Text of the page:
The Instr and InstrRev Functions in VBA — Checking String Contents
The Instr function in VBA checks to see if a string is contained within another string. This can be useful when trying to extract information from strings of data contained in Excel cells, for example.
The Instr function is made up of 4 parts – the start position of the string you are searching, the actual string you are searching, the string you are searching for, and finally the compare method you are using.
The compare method is optional – you do not need to include this argument. If you leave out this argument, the default compare method will be used which is vbBinaryCompare.
Function FindString() as Boolean FindString = InStr(1,"Find some text in this string", "Find") End Function
The function above would return TRUE – as the word FIND is in the string “Find some text in this string”. When the function looks for the string, it will start at the BEGINNING of the string – at position 1 as indicated.
The Start Position
Function FindString() as Boolean FindString = InStr(6,"Find some text in this string", "Find") End Function
In the function above, we have amended the start position to 6. This means that the function would return false because it would only search the first string from position 6 – and therefore the string to search would now be “ome text in this string“
The VBCompareMethod allows you to tell the function how to look for the data. The Instr function is case sensitive when the vbBinaryCompare argument is used – and as that is used by default, the Instr function is therefore always case sensitive unless this argument is specified.
Therefore this function below would return false.
Function FindString() as Boolean FindString = InStr(1,"Find some text in this string", "find") End Function
You can use vbTextCompare instead – which would mean that the function would then NOT be case sensitive.
This function below would then return true even though the “find” is in lower case and the “Find” in the text string to search through, is in Upper Case.
Function FindString() as Boolean FindString = InStr(1,"Find some text in this string", "find", vbTextCompare) End Function
Using Instr with Excel Cells
There may be a time that you wish to see if some Excel cells contain the string you are looking for. If this is the case, you can use a cell address in your ‘String to search’ rather than actually having a string value in that argument.
Function FindString() as Boolean FindString = InStr(1,Range("A1").Value, "find") End Function
The argument above would return true if the word “find” is contained in cell A1, or false if the word “find” is NOT contained in the cell A1.
This can be useful when you have some data that you might like to replace with other data in an excel sheet and wish to loop through the cells to find and replace the data.
Consider the following sheet.
The account type for some customers is ‘Check’. We have now had an order from our Head Office to amend this account type to “Current”. We want to create a function that will look through each cell in Column F, and replace “Check” with “Current” in the cell.
First, let us create a function to find a specific string.
Function FindString(strA As String) As Boolean FindString = InStr(1, strA, "Check") End Function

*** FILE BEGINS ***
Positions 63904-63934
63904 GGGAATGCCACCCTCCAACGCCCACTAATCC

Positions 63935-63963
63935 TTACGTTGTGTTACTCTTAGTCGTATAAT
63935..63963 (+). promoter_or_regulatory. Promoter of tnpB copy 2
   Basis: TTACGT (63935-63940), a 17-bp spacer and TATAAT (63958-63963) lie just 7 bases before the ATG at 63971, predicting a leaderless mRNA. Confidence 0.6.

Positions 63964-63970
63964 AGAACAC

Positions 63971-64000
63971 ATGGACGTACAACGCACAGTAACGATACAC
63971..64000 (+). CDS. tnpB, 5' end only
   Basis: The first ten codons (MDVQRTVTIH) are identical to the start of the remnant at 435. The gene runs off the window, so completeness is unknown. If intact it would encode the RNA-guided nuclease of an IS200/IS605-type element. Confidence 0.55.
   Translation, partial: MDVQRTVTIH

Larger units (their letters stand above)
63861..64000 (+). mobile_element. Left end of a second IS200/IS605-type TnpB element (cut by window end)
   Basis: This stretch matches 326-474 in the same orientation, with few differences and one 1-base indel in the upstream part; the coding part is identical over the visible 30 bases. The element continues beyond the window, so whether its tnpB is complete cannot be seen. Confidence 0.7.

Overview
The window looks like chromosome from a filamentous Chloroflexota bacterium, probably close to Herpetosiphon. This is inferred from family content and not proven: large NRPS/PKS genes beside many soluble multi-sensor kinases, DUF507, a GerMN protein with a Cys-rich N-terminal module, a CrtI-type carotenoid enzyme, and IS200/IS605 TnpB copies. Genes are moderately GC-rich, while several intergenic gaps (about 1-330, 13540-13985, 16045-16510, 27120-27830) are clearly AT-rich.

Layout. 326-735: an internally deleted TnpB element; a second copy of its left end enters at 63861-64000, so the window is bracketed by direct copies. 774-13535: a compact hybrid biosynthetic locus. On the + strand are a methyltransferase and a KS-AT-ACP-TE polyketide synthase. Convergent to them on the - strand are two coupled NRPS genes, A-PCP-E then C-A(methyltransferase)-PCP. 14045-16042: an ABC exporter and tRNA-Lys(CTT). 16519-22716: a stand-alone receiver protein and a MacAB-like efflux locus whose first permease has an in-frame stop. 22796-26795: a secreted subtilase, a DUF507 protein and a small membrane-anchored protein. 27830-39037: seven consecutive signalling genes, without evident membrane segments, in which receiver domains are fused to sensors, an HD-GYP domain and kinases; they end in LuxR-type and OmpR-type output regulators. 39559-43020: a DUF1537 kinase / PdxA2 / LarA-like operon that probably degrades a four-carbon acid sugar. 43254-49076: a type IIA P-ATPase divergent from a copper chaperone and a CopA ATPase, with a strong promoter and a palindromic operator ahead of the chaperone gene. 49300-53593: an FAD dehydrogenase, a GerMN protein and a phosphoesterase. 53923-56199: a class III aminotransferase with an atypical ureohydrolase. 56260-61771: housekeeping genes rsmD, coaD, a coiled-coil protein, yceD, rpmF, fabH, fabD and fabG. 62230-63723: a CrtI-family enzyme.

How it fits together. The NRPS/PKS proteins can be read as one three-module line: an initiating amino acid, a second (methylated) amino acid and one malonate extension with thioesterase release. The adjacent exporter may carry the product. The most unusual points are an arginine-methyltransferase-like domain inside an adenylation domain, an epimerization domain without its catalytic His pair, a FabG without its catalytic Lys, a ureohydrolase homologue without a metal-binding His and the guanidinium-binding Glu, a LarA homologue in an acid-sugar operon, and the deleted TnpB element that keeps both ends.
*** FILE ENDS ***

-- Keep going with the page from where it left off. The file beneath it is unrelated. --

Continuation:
We then need to write a procedure to call the function to check if the string we send to the function contains the word ‘Check’, and if that function returns TRUE, then we wish to replace the word with ‘Current’
Sub AmendAccount() 'this is going to use the Find String function to populate the account Dim n As Integer, i As Integer n = Range("A5", Range("A5").End(xlDown)).Rows.Count Range("F5").Select For i = 1 To n If FindString(ActiveCell) = True Then ActiveCell = "Current" End If ActiveCell.Offset(1, 0).Select Next i End Sub
When we run the code, the result will be as follows:
Finding a position in a string
In the examples above, we have used a Boolean to find out if the string exists. You can also use the InstrFunction to find out the POSITION of a particular letter in a string. If you create a function to return an integer rather than a Boolean value, then the function will return the position of the first letter of the string you are looking for.
Function FindLetter() As Integer FindLetter = InStr(1, "Find the Letter", "L") End Function
In the example above, the FindLetter function would return the value of 10 which is the position of the letter ‘L’ in the “Find the Letter” string.
The InstrRev Function
The InstrRev function is the same as the Instr function, except that it searches from right to left instead of from left to right. In our “Find the Letter” function, this would make no difference as we only have one ‘L’ in the function. However, let’s change the letter to find to an ‘e’.
Function FindLetter() As Integer FindLetter = InStr(1, "Find the Letter", "e") End Function
This function returns an 8 as the first instance of the letter ‘e’ is in position 8.
Function FindLetter() As Integer FindLetter = InStrRev(1, "Find the Letter", "e") End Function
This function returns a 14 – as it starts from the right – so it finds the second ‘e’ in the word ‘Letter’ first.
This article has shown you how to use the InStr and InStrRev functions. They can be extremely useful in manipulating string values in VBA, in replacing text where necessary or to find text in your Excel workbook or Word Document. These functions can also be used in Access databases and are extremely useful in data manipulation.